By Kaitlin Ohlinger, Foodable Contributor
On June 17th, 2015, a collective “WHUT!” was heard in Portland when The Oregonian declared Renata its “2015 Restaurant of the Year.” Having only been open six weeks at the time of the announcement (although even this is contested in some circles), grumbling commenced.
The Oregonian’s Michael Russell’s credibility was “at an all-time low,” according to some commenters. Others insisted he needed to resign. Chatter continued to swirl, saying this was “the beginning of the end” for The Oregonian, that Renata “bullied” its way to the top, and that this accolade was a direct insult to other Portland restaurants that had quietly been churning out a similar style of cuisine for a decade.
To his credit, Michael Russell adequately and firmly defended his decision in a professional manner. He reminded us that the “Restaurant of the Year” pool is actually a lot smaller than people might think. He rebuffed any insinuation that he was paid to name Renata “Restaurant of the Year” (a somewhat juvenile accusation at best).
We were also reminded that “Restaurant of the Year” is more a declaration of newness, or influence on the Portland food scene. With location, design and style alone, many might agree that Renata is a bold, if acceptable choice. Perhaps Portland needed this atom bomb of an announcement, if not just to keep it on its toes. Is that what Russell was going for?
Seeded in Hype
Subsequently, any criticism that followed The Oregonian’s announcement faced a rock and a hard place, forced into a “does it live up to the title?” narrative. Whatever was said, and whoever said it, seemed to be greeted by a permanently divided audience. The Portland Mercury waited until mid-August, after two visits, to reveal that writer Andrea Damewood was not “adequately convinced” that Renata was more noteworthy than Nostrana or Ava Gene’s, two establishments that dance to the farm-to-table Italian genre. But did she like it? The easy answer was yes. Despite a criticism here and there (small portions, general malaise over the pizzas), the answer was yes. Yet still, the final question came back to, Is it the “Restaurant of the Year?”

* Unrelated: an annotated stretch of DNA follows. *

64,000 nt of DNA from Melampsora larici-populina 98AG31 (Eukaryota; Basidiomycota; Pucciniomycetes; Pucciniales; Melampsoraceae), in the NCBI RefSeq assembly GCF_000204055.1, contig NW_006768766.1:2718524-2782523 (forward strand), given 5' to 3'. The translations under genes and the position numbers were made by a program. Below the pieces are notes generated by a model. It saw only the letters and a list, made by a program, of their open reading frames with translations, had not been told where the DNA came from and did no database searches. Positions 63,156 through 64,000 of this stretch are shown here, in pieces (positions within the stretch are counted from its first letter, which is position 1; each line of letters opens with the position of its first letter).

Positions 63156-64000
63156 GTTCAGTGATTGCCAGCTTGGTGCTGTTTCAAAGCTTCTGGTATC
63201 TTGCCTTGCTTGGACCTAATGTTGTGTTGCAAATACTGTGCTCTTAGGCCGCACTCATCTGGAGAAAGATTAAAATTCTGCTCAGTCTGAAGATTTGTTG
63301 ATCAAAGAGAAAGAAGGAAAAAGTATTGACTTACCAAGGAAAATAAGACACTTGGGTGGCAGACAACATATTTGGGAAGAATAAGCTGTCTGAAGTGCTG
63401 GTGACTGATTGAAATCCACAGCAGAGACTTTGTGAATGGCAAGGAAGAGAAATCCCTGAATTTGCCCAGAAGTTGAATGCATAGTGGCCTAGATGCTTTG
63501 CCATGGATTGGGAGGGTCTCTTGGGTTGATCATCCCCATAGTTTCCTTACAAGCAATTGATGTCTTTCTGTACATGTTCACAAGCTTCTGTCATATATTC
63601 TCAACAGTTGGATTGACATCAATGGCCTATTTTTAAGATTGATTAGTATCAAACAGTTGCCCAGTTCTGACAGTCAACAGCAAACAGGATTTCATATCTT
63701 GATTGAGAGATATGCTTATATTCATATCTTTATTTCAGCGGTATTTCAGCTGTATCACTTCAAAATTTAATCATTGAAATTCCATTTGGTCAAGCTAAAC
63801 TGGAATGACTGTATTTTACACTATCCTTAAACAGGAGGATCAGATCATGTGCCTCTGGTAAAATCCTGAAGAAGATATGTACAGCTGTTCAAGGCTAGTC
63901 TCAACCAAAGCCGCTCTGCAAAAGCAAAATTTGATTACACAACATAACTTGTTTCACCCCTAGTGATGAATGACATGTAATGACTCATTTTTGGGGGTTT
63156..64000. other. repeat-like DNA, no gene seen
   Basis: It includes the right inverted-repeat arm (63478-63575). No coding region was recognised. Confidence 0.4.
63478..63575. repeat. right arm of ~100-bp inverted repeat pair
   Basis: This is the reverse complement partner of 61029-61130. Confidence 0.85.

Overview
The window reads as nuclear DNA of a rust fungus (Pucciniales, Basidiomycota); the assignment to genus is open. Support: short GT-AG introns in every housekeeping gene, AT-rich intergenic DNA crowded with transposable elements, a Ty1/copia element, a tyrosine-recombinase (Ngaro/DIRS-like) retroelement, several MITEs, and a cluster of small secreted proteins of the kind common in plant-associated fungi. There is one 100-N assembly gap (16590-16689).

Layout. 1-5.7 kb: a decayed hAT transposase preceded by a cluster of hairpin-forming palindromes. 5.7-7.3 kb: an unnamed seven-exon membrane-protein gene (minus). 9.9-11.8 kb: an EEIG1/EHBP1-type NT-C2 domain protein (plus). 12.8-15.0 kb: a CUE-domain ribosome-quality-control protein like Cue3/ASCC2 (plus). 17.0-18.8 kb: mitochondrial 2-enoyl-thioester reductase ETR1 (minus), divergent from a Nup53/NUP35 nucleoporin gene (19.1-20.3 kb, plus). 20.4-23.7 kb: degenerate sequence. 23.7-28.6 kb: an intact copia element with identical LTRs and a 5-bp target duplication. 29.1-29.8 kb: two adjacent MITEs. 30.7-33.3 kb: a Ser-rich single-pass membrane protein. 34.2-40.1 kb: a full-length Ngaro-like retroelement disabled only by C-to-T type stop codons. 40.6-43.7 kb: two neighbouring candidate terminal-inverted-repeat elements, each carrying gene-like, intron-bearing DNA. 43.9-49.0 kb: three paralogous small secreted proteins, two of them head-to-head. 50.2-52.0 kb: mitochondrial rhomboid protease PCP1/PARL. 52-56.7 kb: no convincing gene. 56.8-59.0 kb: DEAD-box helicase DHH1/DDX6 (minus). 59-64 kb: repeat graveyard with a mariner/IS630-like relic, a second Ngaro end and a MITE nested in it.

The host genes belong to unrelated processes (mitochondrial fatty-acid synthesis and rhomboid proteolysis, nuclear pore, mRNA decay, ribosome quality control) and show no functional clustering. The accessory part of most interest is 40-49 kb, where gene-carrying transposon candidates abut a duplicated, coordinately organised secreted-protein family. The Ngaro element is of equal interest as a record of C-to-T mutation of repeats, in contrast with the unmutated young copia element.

Defining the New
If it isn’t the “Restaurant of the Year,” what is Renata? Husband-and-wife team Nick and Sandra Arnerich met while working at The French Laundry. After years of working in celebrated Bay Area restaurants, the all-too-familiar itch to work for themselves compelled them to relocate to Nick’s hometown of Portland. Portland greeted them the way it greets many California transplants, with closed doors and complications… initially. They stuck it out and started small by running a popup series called Project Grace in early 2014. Eventually, their now-location was secured at 626 SE 7th Ave, a large industrial building that was once a creamery.
The expansive space has been transformed to feel airy, warm and vibrant, but has maintained its industrial roots. Partial communal seating in the center breaks up the room in an interesting way. A large red neon sign reading “Mi Piace” (“I like it”) adorns the wall over the restaurant’s open kitchen. Some apparently take issue with said sign; I felt it reinforced the mostly casual vibe.
The menu isn’t large and encompasses a spectrum of regional Italian cuisine with a Pacific Northwest slant. The wine list is superb: Italian focused with a dash of New California and plenty of homage to Pacific Northwest favorites. Even more refreshing, it does not fall victim to the “big house” Italian stagnation, instead offering fascinating picks from Sicily’s Mount Etna and a 1985 Cahors Malbec. Wine nerd heaven. The cocktail menu is equally inspired: I fell for the Silence of the Lambrusco for name alone.
Bringing More to the Metaphorical Table
So even if we find middle ground and accept that there is equally good, if not better, Italian cuisine to be had in Portland, what does Renata exceed at? What makes it different?
Russell indicated that Renata offered a “complete” experience, and this statement really can’t be ignored. This is a restaurant owned by two people who worked for Thomas Keller. The level of service is what puts Renata into a different category.
Portland may not like to admit that there is a level of listlessness and apathy that runs rampant in its service industry. But when confronted with a server who has been trained to be engaging, educated on the menu, and an entire staff that works together as a unit to ensure that nothing is left undone, they stand out. This is just the kind of bar setting that could silence the “Restaurant of the Year” naysayers.